To see the full St. Michael’s Photo Gallery click here

St. Michael’s Church in Charleston is a staggering collection of numbers and history. It is the oldest church building in Charleston. That’s no easy task, as Charleston is known for its incredible historic churches. St. Michael’s came into being in 1751 when the congregation of St. Phillip’s outgrew its second building in 25 years. The parish was split in half and St. Michael’s was born. Ironically the fledgling congregation was given the previous site of St. Phillip’s at the corner of Meeting and Broad Streets, where they remain to this day. The building was begun in 1752 and took 10 years to complete, and the architect remains unknown to this day. The design is very much influenced by Christopher Wren and James Gibb’s London churches.


St. Michael's Episcopal Church Charleston, SC-10



The bells in the steeple were bought and installed in 1764 from Whitechapel Foundry in London. They would return to Whitechapel numerous times. These bells are perhaps the most well traveled church bells in the US at a minimum. Stolen by the British as a spoil of war in the American Revolution they were taken to London, and eventually returned by a London merchant. Shortly after their return two bells cracked and Whitechapel recast them. During the Civil War the bells were being stored in a shed in Columbia for safekeeping when the city was burned the shed burned as well, cracking two bells and necessitating another trip to Whitechapel. While being reinstalled in the steeple in 1868 the frames were made incorrectly and the bells could not be rung. They were merely chimed until 1989. In that year Hurricane Hugo came and did tremendous damage to the city of Charleston and damaged the bells once more, and the bells were returned to Whitechapel again, now known as Whitechapel Bell Foundry (and still open, click here for their website) repaired and returned to Charleston where in 1993 they were rehung in the correct framing (by Whitechapel themselves this time) and were rung again for the first time since 1868. These bells are now a mainstay of Charleston. But that’s 9 trips across the Atlantic Ocean, I can’t be positive but I would venture that is a record!


St. Michael's Episcopal Church Charleston, SC-3


St. Michael’s has been through a tremendous amount. It has been shelled in two wars. Charleston underwent 42 days of shelling during the Revolution and another incredible 587 day during the Civil War. St. Michael’s was a frequent target of both Union and British gunners and was hit by shellfire several times. During both wars the church was painted black to keep it from being seen at night. Several photos exist of St. Michael’s in black from the end of the Civil War. One burst during the Civil War did extensive damage to the steeple and the pulpit still bears the scars of this burst to this day. The box pews are original, and Pew #43 in particular is interesting. Originally intended as the Royal Governor’s pew during Colonial days, it became a pew for special guests of the church including two Virginia Generals, George Washington and Robert E. Lee. The Earthquake of 1886 sank the entire steeple 8 inches and severely cracked the northern wall.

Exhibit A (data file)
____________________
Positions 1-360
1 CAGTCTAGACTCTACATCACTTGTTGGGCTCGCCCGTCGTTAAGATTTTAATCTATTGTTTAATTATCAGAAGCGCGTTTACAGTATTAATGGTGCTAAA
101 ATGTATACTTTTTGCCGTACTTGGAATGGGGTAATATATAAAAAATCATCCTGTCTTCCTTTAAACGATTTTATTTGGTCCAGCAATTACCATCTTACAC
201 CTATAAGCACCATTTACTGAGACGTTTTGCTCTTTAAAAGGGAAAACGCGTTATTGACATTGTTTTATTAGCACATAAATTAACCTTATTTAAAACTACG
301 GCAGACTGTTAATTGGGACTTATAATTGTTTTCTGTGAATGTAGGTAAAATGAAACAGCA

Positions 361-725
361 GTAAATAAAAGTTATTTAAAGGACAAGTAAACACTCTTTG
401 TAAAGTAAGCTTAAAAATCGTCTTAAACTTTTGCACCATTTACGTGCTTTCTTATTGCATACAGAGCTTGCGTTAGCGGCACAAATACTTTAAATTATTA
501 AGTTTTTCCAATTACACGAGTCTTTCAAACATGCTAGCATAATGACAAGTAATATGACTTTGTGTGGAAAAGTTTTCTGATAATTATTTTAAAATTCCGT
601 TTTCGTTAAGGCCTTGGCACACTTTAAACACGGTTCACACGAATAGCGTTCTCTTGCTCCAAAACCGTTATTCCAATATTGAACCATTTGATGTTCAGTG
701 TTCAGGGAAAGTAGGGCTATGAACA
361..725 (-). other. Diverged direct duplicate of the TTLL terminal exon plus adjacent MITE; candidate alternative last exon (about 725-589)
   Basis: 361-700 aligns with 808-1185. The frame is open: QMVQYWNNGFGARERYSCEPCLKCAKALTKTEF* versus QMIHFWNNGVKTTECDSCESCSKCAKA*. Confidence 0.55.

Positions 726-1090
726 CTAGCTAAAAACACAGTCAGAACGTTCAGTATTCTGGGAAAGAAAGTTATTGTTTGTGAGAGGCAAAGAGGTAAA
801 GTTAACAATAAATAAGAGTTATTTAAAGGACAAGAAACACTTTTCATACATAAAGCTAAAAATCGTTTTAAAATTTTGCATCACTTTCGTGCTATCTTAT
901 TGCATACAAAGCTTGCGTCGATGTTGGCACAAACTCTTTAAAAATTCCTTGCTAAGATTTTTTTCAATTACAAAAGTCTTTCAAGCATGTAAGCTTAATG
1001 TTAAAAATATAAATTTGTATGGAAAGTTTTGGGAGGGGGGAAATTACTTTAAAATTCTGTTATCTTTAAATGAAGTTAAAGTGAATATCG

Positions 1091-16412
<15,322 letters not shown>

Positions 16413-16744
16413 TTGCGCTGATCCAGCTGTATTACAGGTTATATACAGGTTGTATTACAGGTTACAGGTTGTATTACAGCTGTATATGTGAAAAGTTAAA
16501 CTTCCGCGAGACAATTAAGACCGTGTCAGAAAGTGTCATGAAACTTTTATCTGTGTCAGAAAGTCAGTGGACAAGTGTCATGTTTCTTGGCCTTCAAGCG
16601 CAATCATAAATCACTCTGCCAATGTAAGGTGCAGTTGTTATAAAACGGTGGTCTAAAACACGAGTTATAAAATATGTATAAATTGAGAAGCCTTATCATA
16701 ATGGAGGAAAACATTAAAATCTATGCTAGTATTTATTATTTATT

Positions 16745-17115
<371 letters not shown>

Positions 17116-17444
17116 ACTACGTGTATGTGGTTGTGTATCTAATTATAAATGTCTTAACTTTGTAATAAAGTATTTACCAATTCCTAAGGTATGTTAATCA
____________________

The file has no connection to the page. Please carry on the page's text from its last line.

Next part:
St. Michael's Church Charleston SC


The Chancel damage was repaired in 1905 by none other than Tiffany and Company and  the window in the chancel presently of St. Michael vanquishing the Dragon, based on Raphael’s work, is also a Tiffany. Charleston’s legendary 20th century architect Albert Simons completed the work in the 1940’s and the result is what we see inside the church today. The chandelier is even original to 1803, having been originally for candles, then gas and then finally electrified. The graveyard surrounding the church is amazing as well boasting, signers of the Constitution John Rutledge and Charles Cotesworth Pinckney (this is very confusing at times to some as John’s brother Edward signed the Declaration and Charles’s cousin Charles Pinckney also signed the constitution, further complicating this is the both relatives are buried in St. Phillip’s giving one Rutledge and one Pinckney to each church!). Also here is Charleston lawyer James Louis Petigru, whose Unionist opinions kept him from being elected to public office prior to the Civil War, but did not stop him from attending the Ordinance of Succession Convention (in Columbia) where  someone asking him the location of the lunatic asylum received a point in the direction of the convention, and the wry remark that “There is more lunacy in that building than any other in South Carolina, I assure you sir.”  Petigru’s tombstone is nearly 6 feet tall and was quoted by Woodrow Wilson in the “14 Points” speech at the end of WWI. The graveyard also had one the few headboard tombstones left in Charleston (as of this writing the original is in the Charleston Museum and a replica in its place in the graveyard).


St. Michael's Episcopal Church Charleston, SC-9


St. Michael’s gleaming white steeple is visible for miles in any direction and is 186 feet tall with a 7 and 1/2 foot weather vane. The clock originally had  only an hour hand, but City Council voted funds to add the minute hand for the church as a clock tower for the entire city. The church even served as a lookout point during every war the city has seen up until WWII. The church is a vital building to the city of Charleston today and an irreplaceable landmark. The church can be seen at 80 Meeting St. and is open to the public most days, and should not be missed.

To see the full St. Michael’s Photo Gallery click here